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Genuine American Exceptionalism on Due Process

The Obama administration has made explicitly clear its intention to deny civilian trials to scores of detainees, by sending some to military commissions and imprisoning others indefinitely without any charges.  And for those cases where it has deigned to provide real due process -- such as its decision to try the 9/11 defendants in a criminal court -- it is moving in the wrong direction.  Obama officials are clearly signaling their intention to reverse that decision and instead place those defendants before military commissions, and yesterday, yet another piece appeared -- this time in Politico -- describing the beautiful, loving, cooperative relationship between Rahm Emanuel and Lindsey Graham, which is now "embracing a wide-ranging deal pitched by Graham that would shut down the prison [at Guantanamo]; provide funding to move detainees to Thomson, Ill.; keep the Sept. 11 trials out of civilian courts; and create broad new powers to hold terror suspects indefinitely."  And the endless cavalcade of Rahm-planted, Rahm-Was-Right articles (see the latest from the Post today) invariably features his opposition to civilian trials for accused Terrorists as proof of his Centrist though mistakenly rejected wisdom. 

In contrast to America's still-growing refusal to accord basic due process to accused Terrorists, consider how Pakistan treats foreigners whom it apprehends within its borders on serious charges of Terrorism:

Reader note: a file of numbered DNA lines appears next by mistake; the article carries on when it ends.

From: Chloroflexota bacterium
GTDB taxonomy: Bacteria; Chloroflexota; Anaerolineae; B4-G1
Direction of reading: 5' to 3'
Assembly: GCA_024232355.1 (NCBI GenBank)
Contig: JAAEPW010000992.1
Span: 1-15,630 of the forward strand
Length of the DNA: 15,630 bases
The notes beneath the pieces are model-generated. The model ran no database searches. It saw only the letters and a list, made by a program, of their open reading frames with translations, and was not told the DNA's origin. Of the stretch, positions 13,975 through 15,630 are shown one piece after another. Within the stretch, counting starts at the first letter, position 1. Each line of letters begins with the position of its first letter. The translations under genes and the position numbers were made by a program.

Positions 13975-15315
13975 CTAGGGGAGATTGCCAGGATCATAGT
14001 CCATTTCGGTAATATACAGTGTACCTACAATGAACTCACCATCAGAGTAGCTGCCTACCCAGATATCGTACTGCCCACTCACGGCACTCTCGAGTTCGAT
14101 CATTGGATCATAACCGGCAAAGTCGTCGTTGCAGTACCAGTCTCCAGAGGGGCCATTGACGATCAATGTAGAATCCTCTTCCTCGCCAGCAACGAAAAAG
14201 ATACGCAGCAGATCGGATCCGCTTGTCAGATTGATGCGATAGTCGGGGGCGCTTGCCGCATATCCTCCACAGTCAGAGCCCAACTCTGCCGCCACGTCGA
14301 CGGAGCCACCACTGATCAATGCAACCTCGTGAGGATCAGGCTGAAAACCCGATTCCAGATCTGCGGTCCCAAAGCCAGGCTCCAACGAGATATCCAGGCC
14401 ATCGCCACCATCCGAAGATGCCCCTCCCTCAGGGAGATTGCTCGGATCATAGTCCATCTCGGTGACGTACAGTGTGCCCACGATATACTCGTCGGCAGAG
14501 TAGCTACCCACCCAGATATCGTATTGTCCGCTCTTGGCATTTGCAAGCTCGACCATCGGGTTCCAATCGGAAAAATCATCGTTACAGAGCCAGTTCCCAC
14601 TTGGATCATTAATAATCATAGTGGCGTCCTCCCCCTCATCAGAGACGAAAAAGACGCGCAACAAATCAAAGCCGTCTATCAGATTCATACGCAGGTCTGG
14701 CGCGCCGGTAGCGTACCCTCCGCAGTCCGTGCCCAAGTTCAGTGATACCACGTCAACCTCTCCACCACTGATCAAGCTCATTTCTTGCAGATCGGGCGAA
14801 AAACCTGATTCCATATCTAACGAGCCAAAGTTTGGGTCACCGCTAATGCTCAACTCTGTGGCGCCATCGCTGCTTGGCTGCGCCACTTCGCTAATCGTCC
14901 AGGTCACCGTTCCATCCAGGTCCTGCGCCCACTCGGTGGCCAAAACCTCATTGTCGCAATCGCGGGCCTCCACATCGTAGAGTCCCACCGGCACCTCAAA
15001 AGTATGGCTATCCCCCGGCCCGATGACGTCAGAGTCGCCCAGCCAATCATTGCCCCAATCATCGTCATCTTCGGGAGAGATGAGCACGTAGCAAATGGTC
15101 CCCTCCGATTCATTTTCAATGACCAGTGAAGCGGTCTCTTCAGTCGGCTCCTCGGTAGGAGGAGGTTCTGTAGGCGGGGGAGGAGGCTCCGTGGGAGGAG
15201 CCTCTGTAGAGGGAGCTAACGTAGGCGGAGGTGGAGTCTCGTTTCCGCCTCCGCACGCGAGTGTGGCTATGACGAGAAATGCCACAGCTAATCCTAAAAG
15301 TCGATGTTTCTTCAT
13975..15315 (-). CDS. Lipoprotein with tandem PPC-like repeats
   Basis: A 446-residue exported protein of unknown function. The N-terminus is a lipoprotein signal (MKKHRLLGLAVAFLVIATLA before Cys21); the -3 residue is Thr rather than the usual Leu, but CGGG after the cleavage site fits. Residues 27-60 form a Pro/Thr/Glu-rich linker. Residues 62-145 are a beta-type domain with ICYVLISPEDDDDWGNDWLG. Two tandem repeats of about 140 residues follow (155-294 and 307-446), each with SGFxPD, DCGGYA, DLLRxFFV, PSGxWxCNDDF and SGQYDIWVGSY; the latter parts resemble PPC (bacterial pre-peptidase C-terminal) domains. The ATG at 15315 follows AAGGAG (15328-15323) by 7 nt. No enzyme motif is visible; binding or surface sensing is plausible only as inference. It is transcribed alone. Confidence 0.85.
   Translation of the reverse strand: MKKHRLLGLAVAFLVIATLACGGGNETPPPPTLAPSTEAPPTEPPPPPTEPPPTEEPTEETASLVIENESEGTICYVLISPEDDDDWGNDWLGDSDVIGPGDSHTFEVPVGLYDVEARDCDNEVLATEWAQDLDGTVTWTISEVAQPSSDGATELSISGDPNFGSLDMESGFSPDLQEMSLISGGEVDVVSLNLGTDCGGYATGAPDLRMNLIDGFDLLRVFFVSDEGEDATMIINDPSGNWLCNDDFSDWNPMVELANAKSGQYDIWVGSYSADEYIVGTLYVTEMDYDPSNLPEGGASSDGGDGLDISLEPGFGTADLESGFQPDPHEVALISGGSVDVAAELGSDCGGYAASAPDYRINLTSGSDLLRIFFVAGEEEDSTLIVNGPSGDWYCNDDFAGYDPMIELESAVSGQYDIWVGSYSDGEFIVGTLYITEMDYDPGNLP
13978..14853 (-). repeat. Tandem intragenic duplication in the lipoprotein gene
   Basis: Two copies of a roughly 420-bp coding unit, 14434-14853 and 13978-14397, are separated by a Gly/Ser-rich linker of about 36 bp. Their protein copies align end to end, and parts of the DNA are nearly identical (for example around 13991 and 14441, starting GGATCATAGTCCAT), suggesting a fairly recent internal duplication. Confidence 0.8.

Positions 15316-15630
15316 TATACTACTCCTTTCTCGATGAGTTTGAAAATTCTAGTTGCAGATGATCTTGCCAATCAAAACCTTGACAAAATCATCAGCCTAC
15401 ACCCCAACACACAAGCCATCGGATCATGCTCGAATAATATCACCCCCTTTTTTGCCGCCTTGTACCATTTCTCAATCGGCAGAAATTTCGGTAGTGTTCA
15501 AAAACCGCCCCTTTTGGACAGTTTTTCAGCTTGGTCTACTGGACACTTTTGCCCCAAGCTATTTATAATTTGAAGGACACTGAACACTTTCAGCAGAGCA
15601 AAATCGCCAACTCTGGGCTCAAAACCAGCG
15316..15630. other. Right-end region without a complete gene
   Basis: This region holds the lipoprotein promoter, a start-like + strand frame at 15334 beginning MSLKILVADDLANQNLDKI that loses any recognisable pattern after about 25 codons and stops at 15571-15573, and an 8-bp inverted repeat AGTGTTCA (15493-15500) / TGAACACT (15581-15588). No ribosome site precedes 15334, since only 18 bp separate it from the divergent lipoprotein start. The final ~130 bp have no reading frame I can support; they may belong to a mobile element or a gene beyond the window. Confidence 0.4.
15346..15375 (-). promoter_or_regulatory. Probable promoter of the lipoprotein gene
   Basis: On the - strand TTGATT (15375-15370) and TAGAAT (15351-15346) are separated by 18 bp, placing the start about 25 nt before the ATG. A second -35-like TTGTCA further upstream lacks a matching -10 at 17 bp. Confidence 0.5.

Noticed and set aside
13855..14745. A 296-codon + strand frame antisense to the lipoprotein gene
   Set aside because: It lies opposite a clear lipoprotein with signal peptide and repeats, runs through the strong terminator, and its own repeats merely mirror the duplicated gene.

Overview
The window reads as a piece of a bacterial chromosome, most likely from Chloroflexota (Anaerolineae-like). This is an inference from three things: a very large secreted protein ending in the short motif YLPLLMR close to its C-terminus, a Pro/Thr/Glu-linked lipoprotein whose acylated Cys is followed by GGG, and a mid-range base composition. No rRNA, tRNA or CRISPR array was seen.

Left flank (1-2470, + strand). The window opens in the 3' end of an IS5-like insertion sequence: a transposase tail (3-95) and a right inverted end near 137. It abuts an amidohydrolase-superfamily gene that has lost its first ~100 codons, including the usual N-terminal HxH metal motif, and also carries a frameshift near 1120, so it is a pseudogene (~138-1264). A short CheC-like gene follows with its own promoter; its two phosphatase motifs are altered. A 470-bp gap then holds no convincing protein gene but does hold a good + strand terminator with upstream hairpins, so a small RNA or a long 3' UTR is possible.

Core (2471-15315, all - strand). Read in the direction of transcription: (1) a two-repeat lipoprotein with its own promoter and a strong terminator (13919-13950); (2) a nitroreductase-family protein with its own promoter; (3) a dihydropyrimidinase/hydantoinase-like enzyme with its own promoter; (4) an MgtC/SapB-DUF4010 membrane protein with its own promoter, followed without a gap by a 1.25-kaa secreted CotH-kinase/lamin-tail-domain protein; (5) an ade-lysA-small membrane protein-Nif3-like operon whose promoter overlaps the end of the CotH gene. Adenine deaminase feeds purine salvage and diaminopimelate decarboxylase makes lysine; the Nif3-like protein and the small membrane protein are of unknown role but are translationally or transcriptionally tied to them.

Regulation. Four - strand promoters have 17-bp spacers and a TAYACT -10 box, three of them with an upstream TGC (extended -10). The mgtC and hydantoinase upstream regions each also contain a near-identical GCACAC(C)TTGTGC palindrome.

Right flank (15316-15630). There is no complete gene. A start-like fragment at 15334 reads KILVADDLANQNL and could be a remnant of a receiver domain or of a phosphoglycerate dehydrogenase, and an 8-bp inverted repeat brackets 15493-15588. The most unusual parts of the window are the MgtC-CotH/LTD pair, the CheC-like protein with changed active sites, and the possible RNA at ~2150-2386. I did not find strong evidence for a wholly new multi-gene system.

SARGODHA, Pakistan -- Prosecutors seeking to indict five Americans on terror-related offenses presented their case to a Pakistani judge Tuesday, laying out charges including waging war against Pakistan and plotting to attack the country, a defense attorney said.

The men, all young Muslims from the Washington, D.C., area, were arrested in December in Punjab province not long after reaching Pakistan. . . . The men could be indicted on as many as seven charges during their next hearing on March 10, lawyer Hamid Malik told The Associated Press. The judge ordered the defense to review the prosecution report presented in the Sargodha town court and to prepare a rebuttal.

If there's any country which can legitimately claim that Islamic radicalism poses an existential threat to its system of government, it's Pakistan.  Yet what happens when they want to imprison foreign Terrorism suspects?  They indict them and charge them with crimes, put them in their real court system, guarantee them access to lawyers, and can punish them only upon a finding of guilt.  Pakistan is hardly the Beacon of Western Justice -- its intelligence service has a long, clear and brutal record of torturing detainees (and these particular suspects claim they were jointly tortured by Pakistani agents and American FBI agents, which both governments deny).  But just as is true for virtually every Western nation other than the U.S., Pakistan charges and tries Terrorism suspects in its real court system.